Act I

Scene one. 
In the garden of widow Larin’s house.
Tatjana and Ol’ga dance in company with young lady friends, whilst playing a game in which she who looks at herself in the mirror is supposed to glimpse the face of her beloved. For the merry Ol’ga, the superstition comes true. The mirror reflects the face of her fiancé, the poet Lenskij. The shy Tatjana, Ol’ga’s sister, sees in it the face of Onegin, who is visiting from St. Petersburg and has been brought by his friend Lenskij to the house of the widow Larin. Tatjana instantly falls in love with the young Onegin, the bored heir to rich possessions who boasts to the company of his superiority. Even Tatjana herself fails to breach his haughtiness.
Scene two.
Tatjana’s bedroom.
Tatjana writes a letter to Onegin, in which she pours out her passionate love for a man almost unknown to her. After falling asleep exhausted over the letter, Tatjana has a dream in which she sees herself reflected in a mirror and in it the beloved face of Onegin appears to reveal that their love is mutual.

Act II

Scene one. 
In widow Larin’s house.
Tatjana is celebrating her birthday and among her guests are Lenskij and Onegin. Tatjana waits impatiently for a sign to assure her that Onegin has read and answered her letter. But this proud man is irritated by the girl’s naive sincerity. He tears up the letter before her eyes and starts courting her sister Ol’ga – so brazenly that Lenskij, who is unaware of the situation, is roused to jealousy and challenges him to a duel. Not even Prince Gremin, an assiduous visitor to the Larins’ house, succeeds in forestalling the tragedy.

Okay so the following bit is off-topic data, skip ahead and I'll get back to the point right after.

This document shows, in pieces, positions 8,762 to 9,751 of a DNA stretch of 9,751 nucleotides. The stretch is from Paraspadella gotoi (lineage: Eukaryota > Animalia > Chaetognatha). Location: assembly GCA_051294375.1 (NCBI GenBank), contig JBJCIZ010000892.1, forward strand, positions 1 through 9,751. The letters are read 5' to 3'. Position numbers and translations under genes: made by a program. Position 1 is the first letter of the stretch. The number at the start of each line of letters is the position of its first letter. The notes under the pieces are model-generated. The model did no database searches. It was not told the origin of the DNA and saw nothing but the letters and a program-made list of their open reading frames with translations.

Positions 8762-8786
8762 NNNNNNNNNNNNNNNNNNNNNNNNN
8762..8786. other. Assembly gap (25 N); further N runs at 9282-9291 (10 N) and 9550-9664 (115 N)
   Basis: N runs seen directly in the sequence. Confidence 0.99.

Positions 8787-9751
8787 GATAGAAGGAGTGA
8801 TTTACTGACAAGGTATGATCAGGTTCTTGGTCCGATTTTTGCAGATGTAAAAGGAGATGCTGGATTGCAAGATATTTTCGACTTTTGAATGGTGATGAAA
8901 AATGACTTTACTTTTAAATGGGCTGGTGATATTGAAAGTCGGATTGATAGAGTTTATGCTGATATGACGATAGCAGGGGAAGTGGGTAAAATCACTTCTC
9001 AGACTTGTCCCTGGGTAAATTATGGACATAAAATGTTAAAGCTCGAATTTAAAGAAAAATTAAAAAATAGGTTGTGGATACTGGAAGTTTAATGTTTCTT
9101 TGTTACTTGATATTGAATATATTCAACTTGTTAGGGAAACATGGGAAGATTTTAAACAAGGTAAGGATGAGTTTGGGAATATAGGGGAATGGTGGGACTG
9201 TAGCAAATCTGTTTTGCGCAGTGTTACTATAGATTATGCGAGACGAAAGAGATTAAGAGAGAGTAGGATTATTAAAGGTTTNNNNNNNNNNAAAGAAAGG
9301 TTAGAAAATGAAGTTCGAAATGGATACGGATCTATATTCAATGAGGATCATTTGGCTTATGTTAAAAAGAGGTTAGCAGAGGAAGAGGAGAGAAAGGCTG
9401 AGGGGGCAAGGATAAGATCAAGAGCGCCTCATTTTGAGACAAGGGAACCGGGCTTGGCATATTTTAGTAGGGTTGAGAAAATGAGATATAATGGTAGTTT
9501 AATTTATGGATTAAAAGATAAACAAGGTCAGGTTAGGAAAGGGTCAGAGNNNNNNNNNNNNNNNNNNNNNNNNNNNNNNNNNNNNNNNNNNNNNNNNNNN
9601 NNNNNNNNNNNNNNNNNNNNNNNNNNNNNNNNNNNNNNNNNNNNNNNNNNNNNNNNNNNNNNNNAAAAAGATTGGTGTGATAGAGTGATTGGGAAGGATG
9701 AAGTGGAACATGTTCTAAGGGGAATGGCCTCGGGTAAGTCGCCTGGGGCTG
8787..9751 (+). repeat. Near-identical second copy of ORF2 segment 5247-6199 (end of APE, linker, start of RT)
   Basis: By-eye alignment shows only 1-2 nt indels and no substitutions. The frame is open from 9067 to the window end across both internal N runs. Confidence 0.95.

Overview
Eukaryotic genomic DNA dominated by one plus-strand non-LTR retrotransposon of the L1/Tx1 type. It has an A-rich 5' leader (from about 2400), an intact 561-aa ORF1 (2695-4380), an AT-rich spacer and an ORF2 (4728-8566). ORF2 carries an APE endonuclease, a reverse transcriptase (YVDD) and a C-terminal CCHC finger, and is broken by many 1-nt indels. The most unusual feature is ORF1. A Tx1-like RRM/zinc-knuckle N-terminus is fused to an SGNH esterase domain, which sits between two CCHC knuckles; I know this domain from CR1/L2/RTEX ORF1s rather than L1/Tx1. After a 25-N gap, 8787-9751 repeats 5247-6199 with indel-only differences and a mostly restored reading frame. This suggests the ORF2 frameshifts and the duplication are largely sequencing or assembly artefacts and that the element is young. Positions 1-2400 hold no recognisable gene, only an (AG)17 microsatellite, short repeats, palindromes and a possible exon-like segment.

Scene two. 
A deserted park.
Tatjana and Ol’ga implore Lenskij to give up his proposition. Onegin is even ready to accept a reconciliation and to admit his error. Nevertheless the romantic poet is still too shaken and has no intention of dropping his challenge. Thus the inevitable duel takes place, and Onegin kills Lenskij.


Scene one. 
In the ballroom of Gremin House.
Ten years have passed since the events related here. Tatjana is now the wife of Prince Gremin. During a ball at their house Onegin suddenly appears, dejected and disillusioned by his existence. When he unexpectedly catches sight of Tatjana, he feels the enormity of his guilt in having so cruelly disdained the one great and honest love of his life. Now the roles are reversed, and it is Tatjana who turns her back without hesitation upon her former love.
Scene two.
Tatjana’s sitting-room.
Onegin leaves a letter, but Tatjana cannot bring herself to face their meeting again. Not with standing, her request to her unknowing husband not to leave her by herself this evening goes unheeded. Onegin enters and at last admits his love. Struggling against the feelings still alive in her heart, Tatjana realizes that Onegin’s confession has come by now too late. In front of him she tears up his letter.
Teatro alla Scala